good dog Review

good dog is a multi-layered monologue, brilliantly acted by Anton Cross (Boy). This play asks big questions of its audience. I concentrated hard – especially as I was new to some of the lingo in Arinzé Kene’s brilliant stage play. Just lissen, we heard about tings that were nuff good brudda, and dem teefing what what girls, as a linguistic immersion in the world of a tight-knit community of black Africans living in the UK. After the show, I did google the meaning of duppy, a character(s) which appeared in so many different guises. A malicious spirit. But Duppy holds train doors open at one point?

We’re introduced to the community: neighbours having affairs; dem smoking boys; alcoholics; and Trevor senior defending his house with a red cricket bat, in between training his son as a banging cricketer.

We first meet 13 year old Boy, who’s being bullied by Desmon at school. Will kids always be bullied at school I thought? Is there nothing that can be done? Boy hopes that if he’s nuff nuff good, his mum will buy him a bike, so he tries to ignore the bullying – to be the bigger man. So it was fascinating to see the seismic shift in Boy’s approach as he watches a ricocheting cricket ball to decide that, in life, you juss have to pass on the hit. Ah – the continuum of doormat to violence, I thought. I looked forward, with trepidation, to the second half.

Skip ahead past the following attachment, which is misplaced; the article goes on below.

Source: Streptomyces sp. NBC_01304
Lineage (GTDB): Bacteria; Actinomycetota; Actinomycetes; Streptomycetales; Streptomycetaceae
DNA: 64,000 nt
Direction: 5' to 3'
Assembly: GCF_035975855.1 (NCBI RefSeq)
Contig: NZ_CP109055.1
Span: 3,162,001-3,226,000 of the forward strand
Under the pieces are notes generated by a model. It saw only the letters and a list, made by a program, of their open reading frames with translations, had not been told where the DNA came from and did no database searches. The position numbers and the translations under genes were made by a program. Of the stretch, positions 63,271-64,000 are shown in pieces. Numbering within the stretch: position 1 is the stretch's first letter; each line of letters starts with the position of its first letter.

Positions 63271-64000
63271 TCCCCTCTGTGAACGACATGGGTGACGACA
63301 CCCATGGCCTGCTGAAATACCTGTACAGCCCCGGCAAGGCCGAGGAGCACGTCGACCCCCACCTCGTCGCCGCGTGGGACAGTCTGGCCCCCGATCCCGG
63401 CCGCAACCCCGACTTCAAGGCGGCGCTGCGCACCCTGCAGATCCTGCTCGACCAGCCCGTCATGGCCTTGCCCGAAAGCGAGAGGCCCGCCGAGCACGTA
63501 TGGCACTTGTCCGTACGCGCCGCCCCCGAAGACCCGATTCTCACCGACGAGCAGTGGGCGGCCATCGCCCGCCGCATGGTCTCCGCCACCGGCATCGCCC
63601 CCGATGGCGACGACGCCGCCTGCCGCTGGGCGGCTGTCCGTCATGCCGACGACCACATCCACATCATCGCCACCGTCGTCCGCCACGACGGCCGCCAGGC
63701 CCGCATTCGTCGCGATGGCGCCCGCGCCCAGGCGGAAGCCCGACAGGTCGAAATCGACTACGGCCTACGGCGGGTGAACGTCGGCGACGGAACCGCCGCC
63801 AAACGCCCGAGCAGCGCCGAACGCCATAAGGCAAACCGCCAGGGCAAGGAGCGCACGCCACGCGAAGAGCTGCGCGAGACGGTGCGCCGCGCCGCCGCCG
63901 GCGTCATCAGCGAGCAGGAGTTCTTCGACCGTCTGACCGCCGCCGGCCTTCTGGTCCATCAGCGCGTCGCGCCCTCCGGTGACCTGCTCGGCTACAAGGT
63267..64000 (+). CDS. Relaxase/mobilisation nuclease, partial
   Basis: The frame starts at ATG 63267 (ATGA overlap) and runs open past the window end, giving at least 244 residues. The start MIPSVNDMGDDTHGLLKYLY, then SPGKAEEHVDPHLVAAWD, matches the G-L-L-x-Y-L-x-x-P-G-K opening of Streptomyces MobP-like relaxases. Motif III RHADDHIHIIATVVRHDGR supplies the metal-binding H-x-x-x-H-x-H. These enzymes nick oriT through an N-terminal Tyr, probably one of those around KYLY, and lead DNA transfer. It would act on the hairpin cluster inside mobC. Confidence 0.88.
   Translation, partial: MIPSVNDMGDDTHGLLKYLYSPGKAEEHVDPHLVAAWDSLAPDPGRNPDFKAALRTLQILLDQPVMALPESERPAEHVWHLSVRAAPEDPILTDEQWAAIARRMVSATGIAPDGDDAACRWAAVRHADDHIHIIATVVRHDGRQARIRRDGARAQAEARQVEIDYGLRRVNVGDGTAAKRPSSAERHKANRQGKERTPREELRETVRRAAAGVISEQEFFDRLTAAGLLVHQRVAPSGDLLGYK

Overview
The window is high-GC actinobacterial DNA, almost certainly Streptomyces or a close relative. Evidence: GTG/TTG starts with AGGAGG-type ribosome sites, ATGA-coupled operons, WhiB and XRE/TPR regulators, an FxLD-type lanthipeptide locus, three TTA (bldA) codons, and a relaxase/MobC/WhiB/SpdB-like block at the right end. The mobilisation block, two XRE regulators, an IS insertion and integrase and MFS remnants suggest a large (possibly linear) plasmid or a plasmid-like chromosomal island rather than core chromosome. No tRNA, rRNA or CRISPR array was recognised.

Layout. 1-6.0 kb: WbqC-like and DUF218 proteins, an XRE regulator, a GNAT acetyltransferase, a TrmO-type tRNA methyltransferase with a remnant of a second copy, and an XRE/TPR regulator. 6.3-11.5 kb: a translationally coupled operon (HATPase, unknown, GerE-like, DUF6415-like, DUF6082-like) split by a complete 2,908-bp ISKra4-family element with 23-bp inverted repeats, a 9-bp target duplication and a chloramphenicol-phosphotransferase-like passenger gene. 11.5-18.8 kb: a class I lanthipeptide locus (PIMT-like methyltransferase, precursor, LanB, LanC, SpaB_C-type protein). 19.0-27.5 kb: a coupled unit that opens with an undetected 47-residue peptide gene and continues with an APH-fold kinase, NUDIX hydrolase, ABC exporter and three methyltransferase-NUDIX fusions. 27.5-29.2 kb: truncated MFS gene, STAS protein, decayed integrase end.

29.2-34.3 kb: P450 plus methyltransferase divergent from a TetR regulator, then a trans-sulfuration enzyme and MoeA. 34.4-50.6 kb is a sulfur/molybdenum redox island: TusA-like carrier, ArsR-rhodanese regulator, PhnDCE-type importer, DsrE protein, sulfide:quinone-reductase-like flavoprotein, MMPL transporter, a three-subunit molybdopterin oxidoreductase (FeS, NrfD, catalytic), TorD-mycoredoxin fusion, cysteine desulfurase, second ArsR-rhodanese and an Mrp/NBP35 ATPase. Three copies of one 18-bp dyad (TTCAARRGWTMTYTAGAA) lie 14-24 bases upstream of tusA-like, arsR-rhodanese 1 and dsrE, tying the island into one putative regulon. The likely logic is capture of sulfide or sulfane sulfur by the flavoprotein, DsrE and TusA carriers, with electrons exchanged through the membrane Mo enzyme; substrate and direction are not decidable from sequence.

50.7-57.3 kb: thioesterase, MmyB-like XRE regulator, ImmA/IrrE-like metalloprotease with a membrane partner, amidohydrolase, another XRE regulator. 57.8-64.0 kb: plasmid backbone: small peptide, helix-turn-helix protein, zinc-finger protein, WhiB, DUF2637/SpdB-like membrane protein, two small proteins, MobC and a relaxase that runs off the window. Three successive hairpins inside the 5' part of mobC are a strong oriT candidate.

And after the interval, we were presented with a heady melange of humour, hope and despair, with death, madness, and love. Although, considering Boy’s respect for Gandhi, I don’t understand Boy’s actions in the race riots.

I was charmed by the animals too – Gandhi’s stray cat with a poor paw, that never catches a rat, and “Little dog with the big tail” that eventually does what she has to. But how far are we, as humans, prepared to go to defend: ourselves, the ones we love, and our communities?

I liked the subtle off-stage voices of the other characters, and the simple, dark, cuboid set for Boy to climb on and ram. With one faster costume change, and Boy sitting where he can always be seen, the mice will indeed scatter when the track rumbles.

Teresa Kirby 
Guest Blogger, March


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